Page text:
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Broadcast Television: Another Technology Able to Adapt

September 20th, 2017   ||    by Charlene Weisler   ||    No Comments

With all the increased competition among content viewing platforms, one might be forgiven for thinking broadcast television is under great strain. But to adapt a phrase from Mark Twain: The report on the death of broadcast television is greatly exaggerated.

In fact, television is not only not dying, it’s poised for a new era of growth and evolution. As Ed DiNicola, head of TV at Cambridge Analytica, notes in MediaPost, “What some are calling the end of TV is just another evolution.”

Working in Tandem

Buying both television and digital gives advertisers greater impact, with the combination of television and digital delivering better results than either can achieve individually. Jasper Snyder, executive vice president of cross-platform research and innovation at the Advertising Research Foundation, actually found a “kicker effect” when TV is added back to digital spending.

Turner’s and Neustar’s recent study demonstrated that television is making good use of advanced analytics to maximize efficiency. In a MediaVillage article, Steven Wolfe Pereira, chief marketing and communications officer at Neustar, concluded that television “remains a very powerful advertising vehicle. Brands are realizing they need both digital and TV in their mix to drive business outcomes.”

The Next Evolution

The advancements of data-driven technology and audience buying are giving television a shot in the arm. Syndicated services such as Nielsen and comScore are developing new ways of assessing television performance with more granularity using set-top-box data, purchasing data, and (often) first-party data from the client.

Even traditional job requirements are responding to the new landscape. Research departments have evolved into data science and insights departments—and sales departments are recalibrating from selling silos to focusing on cross-platform offerings, enabling platforms to be monetized efficiently.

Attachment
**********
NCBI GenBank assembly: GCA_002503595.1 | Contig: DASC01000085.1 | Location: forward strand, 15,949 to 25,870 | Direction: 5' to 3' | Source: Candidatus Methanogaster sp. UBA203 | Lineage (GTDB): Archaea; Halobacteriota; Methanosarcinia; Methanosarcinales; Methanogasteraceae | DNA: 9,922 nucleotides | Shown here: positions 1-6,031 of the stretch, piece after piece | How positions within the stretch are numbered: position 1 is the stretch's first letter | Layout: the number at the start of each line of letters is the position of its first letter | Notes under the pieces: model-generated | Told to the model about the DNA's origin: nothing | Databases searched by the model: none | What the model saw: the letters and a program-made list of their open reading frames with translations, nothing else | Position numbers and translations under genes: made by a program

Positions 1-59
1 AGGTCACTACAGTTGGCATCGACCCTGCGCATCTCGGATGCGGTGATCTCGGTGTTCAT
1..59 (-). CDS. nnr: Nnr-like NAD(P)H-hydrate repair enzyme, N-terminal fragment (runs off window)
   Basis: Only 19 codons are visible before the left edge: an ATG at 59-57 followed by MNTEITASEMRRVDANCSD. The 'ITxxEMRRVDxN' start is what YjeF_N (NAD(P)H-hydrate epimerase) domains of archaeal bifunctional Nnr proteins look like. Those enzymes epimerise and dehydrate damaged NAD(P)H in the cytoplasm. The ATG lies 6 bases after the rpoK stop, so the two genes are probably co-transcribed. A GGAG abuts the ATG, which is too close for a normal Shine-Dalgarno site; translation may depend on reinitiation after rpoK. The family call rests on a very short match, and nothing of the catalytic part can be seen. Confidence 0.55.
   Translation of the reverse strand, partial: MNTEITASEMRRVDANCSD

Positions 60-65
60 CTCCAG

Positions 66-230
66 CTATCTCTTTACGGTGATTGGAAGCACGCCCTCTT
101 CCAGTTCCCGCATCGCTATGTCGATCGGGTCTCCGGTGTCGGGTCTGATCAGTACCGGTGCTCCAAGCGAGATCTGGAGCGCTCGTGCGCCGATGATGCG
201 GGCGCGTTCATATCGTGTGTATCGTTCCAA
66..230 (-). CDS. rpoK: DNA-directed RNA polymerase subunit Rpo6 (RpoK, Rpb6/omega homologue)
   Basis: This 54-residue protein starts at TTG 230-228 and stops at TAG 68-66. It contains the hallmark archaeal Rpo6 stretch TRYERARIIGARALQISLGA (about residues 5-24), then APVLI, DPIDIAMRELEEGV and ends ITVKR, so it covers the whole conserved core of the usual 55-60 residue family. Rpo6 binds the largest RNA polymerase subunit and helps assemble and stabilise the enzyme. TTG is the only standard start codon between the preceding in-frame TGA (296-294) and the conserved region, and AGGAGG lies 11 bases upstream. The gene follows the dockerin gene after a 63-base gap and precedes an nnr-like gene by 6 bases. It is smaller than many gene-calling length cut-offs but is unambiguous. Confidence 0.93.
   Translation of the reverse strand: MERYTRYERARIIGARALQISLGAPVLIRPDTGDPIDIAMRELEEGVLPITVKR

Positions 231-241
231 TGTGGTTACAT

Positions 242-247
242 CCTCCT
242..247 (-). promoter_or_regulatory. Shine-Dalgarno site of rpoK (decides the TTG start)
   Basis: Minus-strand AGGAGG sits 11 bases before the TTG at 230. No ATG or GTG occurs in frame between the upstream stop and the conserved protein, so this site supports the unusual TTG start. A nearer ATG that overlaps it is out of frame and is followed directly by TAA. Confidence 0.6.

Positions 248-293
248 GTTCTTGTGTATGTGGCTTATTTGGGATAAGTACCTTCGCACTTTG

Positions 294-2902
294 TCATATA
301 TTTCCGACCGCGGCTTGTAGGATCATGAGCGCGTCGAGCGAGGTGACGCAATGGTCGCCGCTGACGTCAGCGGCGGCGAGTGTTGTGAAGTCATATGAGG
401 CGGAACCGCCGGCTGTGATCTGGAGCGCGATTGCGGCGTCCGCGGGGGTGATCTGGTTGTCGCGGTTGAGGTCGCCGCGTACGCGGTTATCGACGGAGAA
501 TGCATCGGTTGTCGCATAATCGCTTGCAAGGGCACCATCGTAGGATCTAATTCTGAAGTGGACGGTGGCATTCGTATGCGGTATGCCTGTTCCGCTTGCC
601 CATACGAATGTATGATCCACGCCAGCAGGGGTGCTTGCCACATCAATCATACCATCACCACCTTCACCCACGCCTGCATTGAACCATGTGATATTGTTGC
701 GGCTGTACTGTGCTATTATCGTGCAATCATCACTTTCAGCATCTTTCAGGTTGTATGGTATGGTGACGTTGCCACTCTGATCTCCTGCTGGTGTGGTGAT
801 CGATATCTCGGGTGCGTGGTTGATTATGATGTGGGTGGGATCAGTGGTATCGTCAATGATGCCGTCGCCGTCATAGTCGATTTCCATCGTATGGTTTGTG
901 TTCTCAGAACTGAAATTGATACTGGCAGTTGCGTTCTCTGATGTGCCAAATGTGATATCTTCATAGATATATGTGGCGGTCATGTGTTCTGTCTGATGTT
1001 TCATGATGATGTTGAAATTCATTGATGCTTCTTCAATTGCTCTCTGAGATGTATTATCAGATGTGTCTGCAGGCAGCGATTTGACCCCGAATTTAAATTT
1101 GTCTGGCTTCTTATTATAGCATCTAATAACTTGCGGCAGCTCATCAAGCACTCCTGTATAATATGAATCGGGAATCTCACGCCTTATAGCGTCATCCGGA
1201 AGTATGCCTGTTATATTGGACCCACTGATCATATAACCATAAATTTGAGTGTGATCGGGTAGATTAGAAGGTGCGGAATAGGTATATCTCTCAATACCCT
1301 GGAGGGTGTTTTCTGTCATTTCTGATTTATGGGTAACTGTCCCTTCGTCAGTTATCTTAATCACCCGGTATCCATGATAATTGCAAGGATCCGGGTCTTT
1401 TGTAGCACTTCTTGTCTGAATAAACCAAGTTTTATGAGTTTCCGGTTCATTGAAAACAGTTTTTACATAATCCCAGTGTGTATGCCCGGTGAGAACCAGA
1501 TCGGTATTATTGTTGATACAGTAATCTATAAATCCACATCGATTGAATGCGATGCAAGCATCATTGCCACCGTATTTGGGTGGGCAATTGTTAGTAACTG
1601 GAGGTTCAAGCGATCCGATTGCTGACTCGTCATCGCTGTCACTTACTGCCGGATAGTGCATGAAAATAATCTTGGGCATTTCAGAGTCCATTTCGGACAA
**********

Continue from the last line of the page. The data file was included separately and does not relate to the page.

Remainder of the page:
“With audience-based buying and selling, account executives need to speak from a data perspective,” says Hanna Gryncwajg, an advanced TV consultant. “Having great relationships and good presentation skills are no longer enough for success.”

The Big News: ASTC 3.0

And then there’s ASTC 3.0, the new over-the-air broadcast television standard for digital television. According to the ASTC website, ASTC 3.0 allows for greater service options flexibility “for terrestrial broadcasters to send hybrid content services to fixed and mobile receivers seamlessly—combining both over-the-air transmission and broadband delivery” as well as multiview and multiscreen capabilities and the “option of choosing among standard definition, HD and Ultra HD resolutions.”

The roll-out of ASTC 3.0 has the potential to dramatically change the local television industry, according to Tracy Swedlow, chief executive officer and co-founder of the TMRW Corporation. ASTC 3.0 will enable TV stations to become over-the-top services, with offerings such as on-demand, interactivity, and advanced advertising.

“It may be the first time where we’ll see TV commerce really happening because all this will be against the backdrop of one’s local experience—community shops, restaurants, and other services,” says Swedlow.

ASTC 3.0 could be a profitable game changer for television in the hyper-competitive media market—perhaps even allowing TV to begin taking dollars away from digital.

TV’s Heady Future

The future is always open to speculation, but the trends favor broadcast television. Swedlow sums it up: “When prognosticating about the future, we always tend to think that a current technology or medium will be completely replaced by an emerging one; in fact, they often persist and thrive. I’m sure that everyone was predicting that radio and movie theaters were going to disappear when TV came along, and that clearly hasn’t been the case.”

So too with broadcast television and its newer competitors. Stay tuned . . .

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